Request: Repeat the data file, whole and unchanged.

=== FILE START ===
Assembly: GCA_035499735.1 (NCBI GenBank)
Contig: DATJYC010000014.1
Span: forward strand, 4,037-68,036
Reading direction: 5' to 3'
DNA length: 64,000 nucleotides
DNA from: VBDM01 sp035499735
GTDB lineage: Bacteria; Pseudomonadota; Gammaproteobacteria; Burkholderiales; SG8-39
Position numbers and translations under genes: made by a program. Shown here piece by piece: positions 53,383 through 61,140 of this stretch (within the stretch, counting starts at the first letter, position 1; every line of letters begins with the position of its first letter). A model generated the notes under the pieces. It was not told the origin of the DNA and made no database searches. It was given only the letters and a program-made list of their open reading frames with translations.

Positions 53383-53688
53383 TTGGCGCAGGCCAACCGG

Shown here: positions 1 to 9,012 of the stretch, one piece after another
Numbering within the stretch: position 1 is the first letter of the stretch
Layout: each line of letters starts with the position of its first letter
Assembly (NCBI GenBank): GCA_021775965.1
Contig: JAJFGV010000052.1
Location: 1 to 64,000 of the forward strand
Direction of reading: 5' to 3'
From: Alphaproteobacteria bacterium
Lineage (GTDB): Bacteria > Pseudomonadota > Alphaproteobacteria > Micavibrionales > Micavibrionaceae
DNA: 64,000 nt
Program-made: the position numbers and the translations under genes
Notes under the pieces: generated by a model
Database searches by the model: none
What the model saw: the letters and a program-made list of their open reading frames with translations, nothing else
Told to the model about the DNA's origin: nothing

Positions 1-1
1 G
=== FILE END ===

Assembly: GCA_035499735.1 (NCBI GenBank)
Contig: DATJYC010000014.1
Span: forward strand, 4,037-68,036
Reading direction: 5' to 3'
DNA length: 64,000 nucleotides
DNA from: VBDM01 sp035499735
GTDB lineage: Bacteria; Pseudomonadota; Gammaproteobacteria; Burkholderiales; SG8-39
Position numbers and translations under genes: made by a program. Shown here piece by piece: positions 53,383 through 61,140 of this stretch (within the stretch, counting starts at the first letter, position 1; every line of letters begins with the position of its first letter). A model generated the notes under the pieces. It was not told the origin of the DNA and made no database searches. It was given only the letters and a program-made list of their open reading frames with translations.

Positions 53383-53688
53383 TTGGCGCAGGCCAACCGG

Shown here: positions 1 to 9,012 of the stretch, one piece after another
Numbering within the stretch: position 1 is the first letter of the stretch
Layout: each line of letters starts with the position of its first letter
Assembly (NCBI GenBank): GCA_021775965.1
Contig: JAJFGV010000052.1
Location: 1 to 64,000 of the forward strand
Direction of reading: 5' to 3'
From: Alphaproteobacteria bacterium
Lineage (GTDB): Bacteria > Pseudomonadota > Alphaproteobacteria > Micavibrionales > Micavibrionaceae
DNA: 64,000 nt
Program-made: the position numbers and the translations under genes
Notes under the pieces: generated by a model
Database searches by the model: none
What the model saw: the letters and a program-made list of their open reading frames with translations, nothing else
Told to the model about the DNA's origin: nothing

Positions 1-1
1 G